I answered this question on Quora a few days back – How do you differentiate yourself in a business analyst role?
I also realised that this is an important question and needed a more elaborate answer. So, I am writing this post. In this post, I am going to try and suggest the top five differentiating factors for a Business Analyst.
Top 5 differentiating factors for a Business Analyst
Business Analyst is primarily a customer-facing role. Your employer would like to value Business Analysts with strong customer management skills. Why? Because it brings in more business (new and repeat businesses).
An employer would always like to reward professionals who bring in revenue.
Let’s be more specific and talk about the top five skills, which would help you prove your prowess.
Ability to build good relationships with customers
What is a good customer relationship? And how do we develop it?
Let’s first understand what do we mean by good customer relationships? What are the signs that you have a good relationship with your customer:
- When customer tells you about a new opportunity in his/her organisation (not shared officially with your company)?
- When he/she tells you to do something about issues brewing within his/her organisation on a project you are working on?
- When he/she gives you some contact for new projects?
- When he/she does not escalate some production issues?
These are signs of a good relationship and almost often result in new opportunities and more revenue. Which employer would not like it?
But how do you build it? Which of the following do you think can help build a good relationship:
- Customer manager joins you a for drink or dinner at a restaurant
- Both of you share personal stories over a cup of coffee
- You know about each other
All of the above are important in building a good relationship, but the most important factor is to deliver quality software repeatedly. This builds trust. There is no alternative to this. Everything else would be useful only if delivery is good.
Ability to handle customer pressure
Most of the customers are demanding and want everything without paying anything. Or the customer representatives are under pressure or want to prove themselves in their organisation.
Whatever be the reason, it’s a difficult situation for a Business Analyst. Should you agree for everything or be firm and say ‘NO’? What if that angers the customer and spoils the relationship? You may be reprimanded by your bosses as well.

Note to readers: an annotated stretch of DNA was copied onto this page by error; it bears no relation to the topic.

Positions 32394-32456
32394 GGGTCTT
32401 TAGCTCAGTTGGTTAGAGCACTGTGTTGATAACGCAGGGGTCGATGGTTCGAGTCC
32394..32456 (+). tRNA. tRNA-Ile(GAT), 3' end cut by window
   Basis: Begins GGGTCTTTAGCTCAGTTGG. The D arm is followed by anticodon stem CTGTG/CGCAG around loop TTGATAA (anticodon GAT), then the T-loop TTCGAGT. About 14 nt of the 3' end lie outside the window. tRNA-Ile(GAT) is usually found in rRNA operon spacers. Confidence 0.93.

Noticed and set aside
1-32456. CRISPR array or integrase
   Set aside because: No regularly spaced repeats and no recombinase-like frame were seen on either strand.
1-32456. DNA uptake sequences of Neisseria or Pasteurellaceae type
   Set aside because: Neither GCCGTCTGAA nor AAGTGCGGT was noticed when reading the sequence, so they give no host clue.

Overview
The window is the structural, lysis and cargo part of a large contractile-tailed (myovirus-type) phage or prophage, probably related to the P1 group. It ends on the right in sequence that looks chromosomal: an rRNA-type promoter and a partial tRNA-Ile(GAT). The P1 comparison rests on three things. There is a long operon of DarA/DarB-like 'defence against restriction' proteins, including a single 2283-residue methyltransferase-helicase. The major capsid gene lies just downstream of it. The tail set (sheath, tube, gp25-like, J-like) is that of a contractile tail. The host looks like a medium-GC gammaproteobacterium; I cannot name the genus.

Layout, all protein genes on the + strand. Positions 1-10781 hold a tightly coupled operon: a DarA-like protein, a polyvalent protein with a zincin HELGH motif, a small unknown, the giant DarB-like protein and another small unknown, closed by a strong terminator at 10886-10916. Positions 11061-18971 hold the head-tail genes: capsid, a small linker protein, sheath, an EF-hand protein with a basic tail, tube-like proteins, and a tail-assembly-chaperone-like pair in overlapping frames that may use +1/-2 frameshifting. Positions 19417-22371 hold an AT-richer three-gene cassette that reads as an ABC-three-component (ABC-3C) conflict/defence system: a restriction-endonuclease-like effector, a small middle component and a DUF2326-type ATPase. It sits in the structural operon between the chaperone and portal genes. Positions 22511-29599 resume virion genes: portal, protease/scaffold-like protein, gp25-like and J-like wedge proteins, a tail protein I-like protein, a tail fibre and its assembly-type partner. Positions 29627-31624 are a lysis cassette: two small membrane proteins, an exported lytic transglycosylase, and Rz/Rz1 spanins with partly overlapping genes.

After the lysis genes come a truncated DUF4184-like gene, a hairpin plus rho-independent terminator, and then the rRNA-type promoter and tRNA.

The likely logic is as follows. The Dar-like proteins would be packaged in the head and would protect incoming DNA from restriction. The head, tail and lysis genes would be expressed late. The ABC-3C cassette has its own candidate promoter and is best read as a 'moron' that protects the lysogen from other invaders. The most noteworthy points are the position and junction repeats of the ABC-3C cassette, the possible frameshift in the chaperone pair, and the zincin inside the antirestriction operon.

What do you do in such situations? As a Business Analyst, handling these situations without significant adverse impact is a real differentiating factor.
First of all, what should you not do? – Don’t be a ‘YES’ man as it would make it worse. It would lead to more such requests with enhanced expectations. Also, don’t be a ‘NO’ man.
In my career, I have used a GAR approach. Let me share it with you? GAR stands for Get back to you – Analyze – Response.
Get Back to you: Never say ‘Yes’ or ‘No’ to the customer when you receive a request. Ask for time to get back to them. How does it help? The customer takes it positively.
Analyze: Analyze the impact of the request. Is it within the scope? If yes, it is simple. If not, how do you say ‘No’:
- One of the approaches is to ask the customer to prioritise all the requests, if there are more than one.
- Suggest an alternative approach to achieve the same goal, if possible.
- If it is a big change, ask for additional budget approval.
Respond: Talk to the customer representative before sending an email. Let him/her think and respond. If he/she agrees, it is excellent. Else don’t hesitate to tell him/her that you need to convey it to your senior management for discussions with your senior management. Sometimes, this works like a charm.
Responding to customer pressure in a rational manner goes a long way in giving confidence to your bosses.
Minimising requirements elicitation defects
This one is straight-forward.
If you can demonstrate the ability to capture requirements with minimal missing requirements or gaps, you would be valuable to any team. One of the top reasons for project failure has been missing or incomplete requirements.
Ability to understand the business domain quickly
A business analyst helps a customer solve a problem by getting the right software developed. One of the key ingredients to solve a problem is having a good understanding of the business.
Domain knowledge also helps in gaining the confidence of the customer since you talk in the same lingo.
Ability to get certified
Last but not least, getting certified as a Business Analyst is also a differentiating factor. It proves your ability to work hard and learn new skills.
Please note it only holds good if the certification is reputed. IIBA CBAP Certification, CCBA Certification , and Agile Analysis certification are a case in point. The PMI-PBA from Project Management Institute is another such certification.
These certifications are not easy to crack. You need to earn them by putting in a good amount of effort, and that’s what makes them valuable.
As a career professional, you need to be on a path of continuous improvement. Learning and improving never stops. It is the best way to differentiate yourself always.
You would also like to check out another interesting article – Top 4 mistakes IT professionals make which spoils their careers